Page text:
Rocket genius Dr. Wernher von Braun is still stunned as he recalls that day: his friend and former commander, Maj. Gen. John B. Medaris, then four years retired, strode into Alabama’s Redstone Arsenal, the Army’s guided missile headquarters. Standing erectly before Von Braun’s desk, he asked the scientist if he would be one of his pallbearers.
Von Braun knew that Medaris had undergone surgery for prostate cancer two years before they masterminded the launching of the first U.S. earth satellite in 1958. But he was chilled to hear the general say that the doctors had discovered bone cancer, and he had perhaps 18 months to live. That was in 1964.
Today, at 73, Medaris is alive, seemingly in perfect health, a resident with his wife, Ginny, of Orlando, Fla. The former chief of the Army’s missile and space programs has complemented his trademark mustache with a close-cropped beard. His carriage remains straight-backed and militarily correct. But the general has swapped his swagger stick for the cross of an ordained Episcopal priest. (Army cronies were astonished when news of the old soldier’s ordination in 1970 reached them.) Moreover, because he attributes his own miraculous recovery from cancer in 1965 to God’s intercession, Father Bruce, as he is now called, has become a believer and practitioner of faith healing—and claims some cures.
As associate rector of Maitland, Fla.’s Church of the Good Shepherd (from which the military pensioner draws no salary), the Reverend Medaris undertakes a full range of demanding spiritual duties. In addition to saying mass and conducting Sunday Bible class and healing services, he is chaplain to the clergy of the diocese. Around the clock, he heeds emergency calls from the sick, the confused and the heartbroken. At least one afternoon a week he visits patients in the area’s seven hospitals.
Father Bruce’s religious convictions antedate his retirement from the Army. During the frantic pace of the early space program, when the U.S. was trying to put a satellite into orbit after the Russian’s Sputnik I, Medaris regularly sought loftier counsel than his scientists could give. “No human being without the guidance of the Lord could have been right as much as I was,” insists Medaris of the million-dollar decisions he had to make.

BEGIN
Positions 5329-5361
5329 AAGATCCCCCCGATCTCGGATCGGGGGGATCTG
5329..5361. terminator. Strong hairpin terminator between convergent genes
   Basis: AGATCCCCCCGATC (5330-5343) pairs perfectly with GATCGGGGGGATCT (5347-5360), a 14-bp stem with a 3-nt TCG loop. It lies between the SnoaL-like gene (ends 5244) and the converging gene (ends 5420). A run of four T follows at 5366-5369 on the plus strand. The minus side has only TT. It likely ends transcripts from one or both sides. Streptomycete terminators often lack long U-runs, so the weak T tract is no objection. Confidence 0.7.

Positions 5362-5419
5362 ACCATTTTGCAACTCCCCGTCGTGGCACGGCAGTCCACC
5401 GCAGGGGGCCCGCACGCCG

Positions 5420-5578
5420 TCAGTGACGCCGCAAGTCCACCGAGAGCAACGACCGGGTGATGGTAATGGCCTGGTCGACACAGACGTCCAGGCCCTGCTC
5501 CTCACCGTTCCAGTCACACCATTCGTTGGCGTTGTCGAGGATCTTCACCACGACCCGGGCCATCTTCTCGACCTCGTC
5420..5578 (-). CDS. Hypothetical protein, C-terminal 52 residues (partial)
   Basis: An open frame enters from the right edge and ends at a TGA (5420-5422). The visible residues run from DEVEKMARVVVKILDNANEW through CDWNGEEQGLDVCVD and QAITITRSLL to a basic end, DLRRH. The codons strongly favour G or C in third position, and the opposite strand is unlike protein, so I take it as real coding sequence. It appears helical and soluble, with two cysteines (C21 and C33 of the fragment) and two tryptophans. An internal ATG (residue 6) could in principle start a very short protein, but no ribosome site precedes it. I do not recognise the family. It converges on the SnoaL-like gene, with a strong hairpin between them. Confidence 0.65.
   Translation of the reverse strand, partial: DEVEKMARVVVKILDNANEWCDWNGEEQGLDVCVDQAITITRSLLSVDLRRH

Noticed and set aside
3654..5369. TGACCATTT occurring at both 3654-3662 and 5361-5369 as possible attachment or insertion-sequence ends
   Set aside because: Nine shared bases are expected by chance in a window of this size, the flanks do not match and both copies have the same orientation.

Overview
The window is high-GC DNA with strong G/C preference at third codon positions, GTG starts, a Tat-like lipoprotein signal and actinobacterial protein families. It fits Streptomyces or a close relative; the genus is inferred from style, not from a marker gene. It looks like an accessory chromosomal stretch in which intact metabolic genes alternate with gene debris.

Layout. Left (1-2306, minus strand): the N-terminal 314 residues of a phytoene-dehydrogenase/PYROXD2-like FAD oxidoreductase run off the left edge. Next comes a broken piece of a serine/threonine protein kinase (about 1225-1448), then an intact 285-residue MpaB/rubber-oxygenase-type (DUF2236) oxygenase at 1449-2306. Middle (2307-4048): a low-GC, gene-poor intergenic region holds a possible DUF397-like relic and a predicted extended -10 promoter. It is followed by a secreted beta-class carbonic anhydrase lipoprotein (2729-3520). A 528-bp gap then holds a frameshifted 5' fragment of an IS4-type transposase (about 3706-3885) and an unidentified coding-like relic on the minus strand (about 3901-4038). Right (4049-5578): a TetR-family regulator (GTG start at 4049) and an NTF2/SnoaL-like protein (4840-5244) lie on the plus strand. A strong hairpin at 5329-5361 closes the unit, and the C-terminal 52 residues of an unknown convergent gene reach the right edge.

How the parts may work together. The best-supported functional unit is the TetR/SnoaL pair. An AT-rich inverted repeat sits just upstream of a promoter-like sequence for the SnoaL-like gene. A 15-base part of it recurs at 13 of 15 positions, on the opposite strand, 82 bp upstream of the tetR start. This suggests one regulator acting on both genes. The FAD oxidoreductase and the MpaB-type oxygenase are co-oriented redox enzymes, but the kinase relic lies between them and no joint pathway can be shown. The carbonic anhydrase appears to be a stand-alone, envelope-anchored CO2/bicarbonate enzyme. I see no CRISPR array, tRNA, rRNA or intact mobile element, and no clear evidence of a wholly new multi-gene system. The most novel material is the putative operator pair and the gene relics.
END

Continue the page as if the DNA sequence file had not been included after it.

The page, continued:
Raised despite his objections as a strict Methodist by his divorced mother in Springfield, Ohio, Medaris joined the Marines at 16—a few months too late to see action in World War I. After alternating between military and civilian life—and divorcing his first wife—he discovered the Anglican faith while serving as an ordnance officer plotting the invasion of Europe from England in 1943.
The testing of his commitment in the face of death from cancer resolved itself when he realized that “it didn’t make the slightest bit of difference to me whether I lived or died. I knew the Lord had me in his hands.” This is the message Father Bruce believes he must communicate to the ailing before faith can begin to heal their bodies.
His ministry has also embraced exorcism, which Medaris says he stumbled into. “One night,” he recalls, “the Lord served me up a girl who was catatonically possessed. I sweated with her for about 30 minutes trying to get that monkey out of her. All of a sudden, a man sitting on a stool beside her fell over backwards. He later said he felt a blast of wind go right over his shoulder. Every muscle in the girl let go and she started murmuring the name of Jesus. It is what I had been calling on her to say.”